It’s been two decades since Indian writer Arundhati Roy startled the world with her debut novel, “The God of Small Things,” which won the Booker Prize and became a modern-day classic. But as the years passed, it seemed Roy had turned away from fiction, dedicating herself instead to writing about imperative political causes such as nuclear proliferation, environmental degradation and Kashmiri independence. Even as her fame increased, so did the attacks against her, from accusations of pomposity to charges of contempt, obscenity and sedition.
Now, in an era that feels impossibly removed from 1997, comes her second novel, “The Ministry of Utmost Happiness,” a book always threatening to surge beyond its covers. Truly, this is a remarkable creation, a story both intimate and international, swelling with comedy and outrage, a tale that cradles the world’s most fragile people even while it assaults the Subcontinent’s most brutal villains.
It will not convert Roy’s political enemies, but it will surely blast past them. Here are sentences that feel athletic enough to sprint on for pages, feinting in different directions at once, dropping disparate allusions, tossing off witty asides, refracting competing ironies. This is writing that swirls so hypnotically that it doesn’t feel like words on paper so much as ink in water. Every paragraph dares you to keep up, forcing you finally to stop asking questions, to stop grasping for chronology and just trust her.
Summarizing “The Ministry of Utmost Happiness” feels like trying to capture the Ganges in a teacup, but here’s a sip. The story opens in Delhi with the much-celebrated birth of a boy whose mother discovers, with horror, that her baby also has “a small, unformed, but undoubtedly girl-part.” The father embarks on a “cultural project of inculcating manliness,” but despite those efforts, the child finds “himself wanting to be her.” Freedom, of a sort, comes only at the age of 15, when this young person takes the name Anjum, steps through “an ordinary doorway into another universe” and joins a community of intersex individuals called hijras. These people, a separate gender with a tradition that stretches back hundreds of years, maintain a unique position in South Asia, alternately tolerated, revered and denigrated.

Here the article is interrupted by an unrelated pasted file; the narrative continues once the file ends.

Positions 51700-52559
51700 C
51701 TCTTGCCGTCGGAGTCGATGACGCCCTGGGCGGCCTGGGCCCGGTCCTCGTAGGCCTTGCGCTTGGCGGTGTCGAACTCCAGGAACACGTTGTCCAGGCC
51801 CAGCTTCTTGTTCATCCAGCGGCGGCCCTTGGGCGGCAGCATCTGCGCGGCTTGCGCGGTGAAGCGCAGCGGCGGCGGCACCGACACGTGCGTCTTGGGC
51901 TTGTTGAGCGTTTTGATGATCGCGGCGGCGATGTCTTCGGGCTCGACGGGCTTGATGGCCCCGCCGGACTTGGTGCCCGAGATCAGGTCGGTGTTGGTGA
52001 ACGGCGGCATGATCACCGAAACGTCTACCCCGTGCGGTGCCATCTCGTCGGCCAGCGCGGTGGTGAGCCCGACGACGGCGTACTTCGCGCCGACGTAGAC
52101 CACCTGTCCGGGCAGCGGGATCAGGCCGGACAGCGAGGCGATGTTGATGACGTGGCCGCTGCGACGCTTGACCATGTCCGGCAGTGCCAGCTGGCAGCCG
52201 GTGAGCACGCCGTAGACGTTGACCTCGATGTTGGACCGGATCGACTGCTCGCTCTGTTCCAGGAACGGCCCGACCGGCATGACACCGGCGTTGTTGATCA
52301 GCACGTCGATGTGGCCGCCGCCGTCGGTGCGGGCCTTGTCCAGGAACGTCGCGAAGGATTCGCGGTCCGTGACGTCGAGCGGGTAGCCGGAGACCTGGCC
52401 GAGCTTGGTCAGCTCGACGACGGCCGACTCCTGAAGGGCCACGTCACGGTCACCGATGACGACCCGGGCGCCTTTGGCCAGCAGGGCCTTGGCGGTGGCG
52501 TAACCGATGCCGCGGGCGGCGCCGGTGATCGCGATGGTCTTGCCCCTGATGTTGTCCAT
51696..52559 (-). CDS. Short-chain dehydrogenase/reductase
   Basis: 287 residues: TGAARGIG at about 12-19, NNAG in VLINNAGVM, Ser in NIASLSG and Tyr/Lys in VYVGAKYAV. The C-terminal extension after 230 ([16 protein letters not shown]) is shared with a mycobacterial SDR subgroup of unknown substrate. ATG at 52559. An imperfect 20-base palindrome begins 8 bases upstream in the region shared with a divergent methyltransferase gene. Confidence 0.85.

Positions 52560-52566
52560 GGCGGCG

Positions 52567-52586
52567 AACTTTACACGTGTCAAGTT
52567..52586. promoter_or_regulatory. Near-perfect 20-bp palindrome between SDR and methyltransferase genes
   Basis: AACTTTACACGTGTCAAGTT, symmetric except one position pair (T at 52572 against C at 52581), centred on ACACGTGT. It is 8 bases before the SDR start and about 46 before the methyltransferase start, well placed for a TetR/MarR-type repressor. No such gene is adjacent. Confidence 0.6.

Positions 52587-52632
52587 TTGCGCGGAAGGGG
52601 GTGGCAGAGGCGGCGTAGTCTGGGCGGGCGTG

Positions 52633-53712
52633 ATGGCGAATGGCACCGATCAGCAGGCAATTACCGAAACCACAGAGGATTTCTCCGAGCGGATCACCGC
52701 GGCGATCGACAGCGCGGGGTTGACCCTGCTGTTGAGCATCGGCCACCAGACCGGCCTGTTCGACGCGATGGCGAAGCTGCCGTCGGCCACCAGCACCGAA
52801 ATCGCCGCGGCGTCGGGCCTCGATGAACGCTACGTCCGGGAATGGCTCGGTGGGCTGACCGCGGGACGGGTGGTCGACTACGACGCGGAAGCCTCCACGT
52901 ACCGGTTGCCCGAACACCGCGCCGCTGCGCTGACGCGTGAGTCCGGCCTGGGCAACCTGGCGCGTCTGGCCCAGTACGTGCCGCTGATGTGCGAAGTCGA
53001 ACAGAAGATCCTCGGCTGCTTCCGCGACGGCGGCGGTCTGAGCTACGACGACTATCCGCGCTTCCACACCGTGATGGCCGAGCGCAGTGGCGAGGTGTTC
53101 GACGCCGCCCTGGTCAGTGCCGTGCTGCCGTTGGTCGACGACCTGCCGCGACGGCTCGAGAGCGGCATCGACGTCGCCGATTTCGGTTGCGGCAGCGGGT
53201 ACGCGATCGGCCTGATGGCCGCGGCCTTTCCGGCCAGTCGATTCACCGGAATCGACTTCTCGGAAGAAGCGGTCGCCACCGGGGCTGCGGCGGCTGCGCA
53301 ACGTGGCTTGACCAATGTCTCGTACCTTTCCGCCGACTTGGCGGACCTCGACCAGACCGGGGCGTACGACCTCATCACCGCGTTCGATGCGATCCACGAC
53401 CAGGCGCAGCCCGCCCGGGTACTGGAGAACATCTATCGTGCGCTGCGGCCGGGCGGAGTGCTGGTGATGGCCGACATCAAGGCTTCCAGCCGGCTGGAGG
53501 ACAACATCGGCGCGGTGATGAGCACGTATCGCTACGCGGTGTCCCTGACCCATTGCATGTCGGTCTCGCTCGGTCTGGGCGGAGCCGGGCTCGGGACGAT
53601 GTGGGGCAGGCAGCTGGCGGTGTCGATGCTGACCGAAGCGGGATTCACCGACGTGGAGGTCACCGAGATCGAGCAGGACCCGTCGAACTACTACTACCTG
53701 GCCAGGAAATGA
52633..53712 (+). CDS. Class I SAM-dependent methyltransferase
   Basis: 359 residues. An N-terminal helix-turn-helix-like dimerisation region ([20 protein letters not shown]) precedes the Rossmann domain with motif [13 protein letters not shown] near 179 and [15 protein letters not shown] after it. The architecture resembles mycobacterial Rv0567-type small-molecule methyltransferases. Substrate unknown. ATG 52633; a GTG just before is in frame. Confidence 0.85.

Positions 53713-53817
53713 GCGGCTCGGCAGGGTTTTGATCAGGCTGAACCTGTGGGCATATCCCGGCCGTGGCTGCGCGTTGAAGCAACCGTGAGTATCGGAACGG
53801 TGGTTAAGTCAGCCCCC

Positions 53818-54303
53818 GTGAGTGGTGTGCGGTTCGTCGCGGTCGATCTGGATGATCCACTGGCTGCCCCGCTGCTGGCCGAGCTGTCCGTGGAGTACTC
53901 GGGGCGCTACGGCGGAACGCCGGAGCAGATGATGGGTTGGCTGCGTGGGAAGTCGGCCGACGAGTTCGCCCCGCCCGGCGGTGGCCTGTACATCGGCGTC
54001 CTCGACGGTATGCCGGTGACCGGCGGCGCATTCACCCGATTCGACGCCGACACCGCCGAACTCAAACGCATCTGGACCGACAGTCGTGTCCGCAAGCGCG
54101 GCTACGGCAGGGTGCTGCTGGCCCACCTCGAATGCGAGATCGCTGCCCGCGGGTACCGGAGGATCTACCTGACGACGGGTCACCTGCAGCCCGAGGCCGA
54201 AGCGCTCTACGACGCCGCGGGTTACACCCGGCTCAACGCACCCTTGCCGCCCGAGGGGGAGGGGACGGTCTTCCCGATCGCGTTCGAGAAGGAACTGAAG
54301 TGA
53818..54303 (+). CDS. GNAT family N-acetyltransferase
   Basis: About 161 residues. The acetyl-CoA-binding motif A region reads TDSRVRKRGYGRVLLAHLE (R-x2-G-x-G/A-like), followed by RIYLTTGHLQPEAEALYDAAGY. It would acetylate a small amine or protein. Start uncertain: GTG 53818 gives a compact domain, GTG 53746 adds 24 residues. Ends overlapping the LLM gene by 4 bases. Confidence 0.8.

In a bit of tragicomedy typical of this novel, Anjum becomes a media celebrity, a favorite of journalists and filmmakers who want to expose the plight of hijras. Anjum’s own complaints, though, are more spiritual than cultural or political. A wise friend assures her that “Hijras were chosen people, beloved of the Almighty,” but Anjum struggles for years for respect, for love and, most of all, for motherhood.
Roy captures a world full of secret lives and cloistered sanctuaries where no one can exist for long outside the factional hatred consuming India. The animus between Hindus and Muslims generates a cycle of terror that eventually snags Anjum and almost destroys her. Shattered, she moves to a graveyard and builds makeshift rooms above her buried relatives. The structure that develops is like something Steven Millhauser might conceive, an ever-evolving compound that becomes a funeral parlor and gives shelter to rejected people. The Jannat Guest House, as it’s called, also serves as a locus for all the fantastical side stories that Roy spins in this great tempest of a novel — from the man who awakens from each epileptic seizure with a different personality to the friend who dreams of emulating Saddam Hussein. Anjum turns no one away and neither does Roy.
So invested in this colorful graveyard community do we become that it’s something of a shock — in a book of shocks — to find ourselves suddenly in what feels like another novel altogether. The second half of “The Ministry of Utmost Happiness” introduces a new set of characters and encompasses a much wider canvas to capture the ongoing struggle for Kashmir independence.